341ci L-Head V-8 Engine
Single Cadillac Carburetor
90bhp at 3,300rpm
3-Speed Manual Transmission
Front and Rear Leaf Spring Suspension
4-Wheel Duplex Mechanical Drum Brakes
*Elegant and luxurious coachwork
*Finished in homage to the similarly bodied 1929 New York Auto Show car
*A CCCA Full Classic
*V8 Powered Cadillac Convertible Coupe from the Classic Era
THE V8 CADILLAC
With the earliest model sold in 1903, Cadillac is second only to Ford as the oldest surviving make in America and quickly established itself as one of the foremost makers of high-quality automobiles in the country, earning its "Standard of the World" advertising claim. By 1910, Cadillac had been absorbed into the General Motors conglomerate under William C. Durant and has remained the most prestigious name in the GM hierarchy ever since.
Cadillac offered a V-8 model as early as 1915 and progressively refined the concept over the ensuing years, with a detachable cylinder head in 1918, balanced crankshaft in the V-63 of 1923 and further improvements on the Series 314, known as "The New Ninety Degree Cadillac". In 1928 the dimensions of the V-8 were altered for the first time in years, taking total displacement up to 341cu in and horsepower was rated at 90. The L-head design used a cast iron block with a copper/aluminum crankcase, three main bearings and mechanical valve lifters. Only minor changes were made to the 1929 Cadillac, including synchromesh on second and top gears and Duplex mechanical brakes (on all four wheels) with internal shoes. Another welcome innovation was the introduction of safety glass across the range. The adoption of underslung rear springs and an increased wheelbase enabled longer, lower-slung body lines, these new models marking the arrival of master stylist Harley Earl at General Motors.
THE MOTORCAR OFFERED
A fabulous product of the waning days of the days of the Roaring Twenties, this lovely Cadillac was bodied by Fleetwood, then still of Pennsylvania and not yet fully ensconced in GM's Detroit hub, as a Transformable Town Cabriolet. In the factory catalog as style number 3512, its open driver's compartment and luxurious rear cabin bore striking resemblance to the styles popularly seen on the pricier V-16 that would debut the next year.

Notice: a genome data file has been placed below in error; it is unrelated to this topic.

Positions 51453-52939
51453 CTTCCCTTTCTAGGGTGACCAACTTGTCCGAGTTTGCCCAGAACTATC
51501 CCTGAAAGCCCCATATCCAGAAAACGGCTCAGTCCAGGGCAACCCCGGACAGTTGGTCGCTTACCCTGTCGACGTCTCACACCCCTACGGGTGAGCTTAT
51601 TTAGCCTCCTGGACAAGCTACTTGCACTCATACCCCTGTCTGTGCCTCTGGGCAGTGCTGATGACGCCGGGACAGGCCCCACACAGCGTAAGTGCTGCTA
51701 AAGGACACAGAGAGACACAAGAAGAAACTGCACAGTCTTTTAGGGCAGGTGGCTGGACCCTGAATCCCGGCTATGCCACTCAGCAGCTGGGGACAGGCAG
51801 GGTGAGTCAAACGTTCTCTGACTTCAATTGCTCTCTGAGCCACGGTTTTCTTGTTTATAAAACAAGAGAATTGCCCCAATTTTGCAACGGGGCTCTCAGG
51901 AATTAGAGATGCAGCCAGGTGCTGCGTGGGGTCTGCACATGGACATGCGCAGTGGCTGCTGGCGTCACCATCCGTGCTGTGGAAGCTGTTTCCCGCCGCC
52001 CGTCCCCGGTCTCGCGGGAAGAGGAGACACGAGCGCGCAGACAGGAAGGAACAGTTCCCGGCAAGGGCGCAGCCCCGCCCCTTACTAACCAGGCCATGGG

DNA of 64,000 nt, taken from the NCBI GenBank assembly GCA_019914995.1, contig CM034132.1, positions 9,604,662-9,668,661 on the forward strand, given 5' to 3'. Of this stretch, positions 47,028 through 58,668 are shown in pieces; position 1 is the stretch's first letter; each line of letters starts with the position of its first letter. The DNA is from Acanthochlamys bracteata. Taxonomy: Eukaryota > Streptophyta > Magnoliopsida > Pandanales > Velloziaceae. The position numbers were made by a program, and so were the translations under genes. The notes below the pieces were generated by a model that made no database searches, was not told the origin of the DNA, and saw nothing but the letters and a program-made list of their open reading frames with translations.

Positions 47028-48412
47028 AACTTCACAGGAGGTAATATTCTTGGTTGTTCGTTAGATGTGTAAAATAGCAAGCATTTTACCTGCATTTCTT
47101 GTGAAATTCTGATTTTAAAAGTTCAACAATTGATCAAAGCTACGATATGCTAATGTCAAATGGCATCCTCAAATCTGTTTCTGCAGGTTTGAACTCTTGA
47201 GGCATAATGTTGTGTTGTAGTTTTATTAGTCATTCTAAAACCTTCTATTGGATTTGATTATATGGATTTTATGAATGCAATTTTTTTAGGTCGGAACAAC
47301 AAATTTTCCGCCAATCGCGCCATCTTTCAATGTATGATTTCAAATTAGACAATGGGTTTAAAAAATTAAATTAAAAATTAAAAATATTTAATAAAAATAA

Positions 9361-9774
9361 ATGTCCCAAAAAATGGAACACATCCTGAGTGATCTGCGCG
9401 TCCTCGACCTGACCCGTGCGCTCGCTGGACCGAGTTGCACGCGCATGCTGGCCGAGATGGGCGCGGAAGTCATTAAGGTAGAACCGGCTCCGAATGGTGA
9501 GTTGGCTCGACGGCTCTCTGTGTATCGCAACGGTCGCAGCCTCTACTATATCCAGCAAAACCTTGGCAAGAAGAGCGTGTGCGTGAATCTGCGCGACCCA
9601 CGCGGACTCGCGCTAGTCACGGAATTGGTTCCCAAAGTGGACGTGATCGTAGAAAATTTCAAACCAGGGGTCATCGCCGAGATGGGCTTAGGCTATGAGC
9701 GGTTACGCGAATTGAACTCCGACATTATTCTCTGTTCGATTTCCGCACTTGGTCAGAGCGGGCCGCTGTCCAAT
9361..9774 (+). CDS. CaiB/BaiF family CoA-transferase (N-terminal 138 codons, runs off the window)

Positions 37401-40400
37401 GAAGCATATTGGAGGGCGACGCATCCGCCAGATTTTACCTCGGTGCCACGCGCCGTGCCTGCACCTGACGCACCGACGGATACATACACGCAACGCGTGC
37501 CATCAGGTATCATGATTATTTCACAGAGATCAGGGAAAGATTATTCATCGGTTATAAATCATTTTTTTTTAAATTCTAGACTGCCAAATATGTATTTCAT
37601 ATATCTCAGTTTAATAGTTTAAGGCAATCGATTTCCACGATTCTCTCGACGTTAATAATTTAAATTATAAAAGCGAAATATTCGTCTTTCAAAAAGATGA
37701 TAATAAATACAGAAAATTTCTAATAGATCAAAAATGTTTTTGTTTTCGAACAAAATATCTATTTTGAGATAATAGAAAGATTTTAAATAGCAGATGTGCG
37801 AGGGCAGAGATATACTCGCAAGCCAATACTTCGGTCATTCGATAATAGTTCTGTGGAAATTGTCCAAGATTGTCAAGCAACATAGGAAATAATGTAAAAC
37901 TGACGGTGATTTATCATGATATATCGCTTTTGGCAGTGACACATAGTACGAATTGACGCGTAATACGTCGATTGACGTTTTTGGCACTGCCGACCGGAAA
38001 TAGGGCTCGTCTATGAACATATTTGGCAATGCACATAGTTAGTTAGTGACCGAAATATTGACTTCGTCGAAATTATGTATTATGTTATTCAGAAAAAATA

According to copies of factory records, this example was delivered new to Jersey City, New Jersey in June of 1929 with Black fender contrasting a Regent Maroon body. The early history of the car is otherwise unknown, it was the recipient of a restoration in the car of a prior owner. Finished in a color scheme that pays homage to the car Fleetwood had on its stand at the 1929 New York Auto Show, it is easy to see why the car was such a fixture at the show. While the one-off on the stand had an engine turned front end, this example is rendered in more lasting silver paint on the hood descending into black at the cowl and heading to the back of the car. Offset but red coachlines on both the signature Fleetwood beltline and the spokes of the artillery-style wheels, the interior is just as elegantly rendered. While the chauffeur enjoys a black leather bench seat, the fortunate passengers in the rear are ensconced luxurious grey broadcloth and elegant wood trim with fine chrome details.
A perfect car for tours and shows, it is a fine example of a bygone era of luxury and optimism.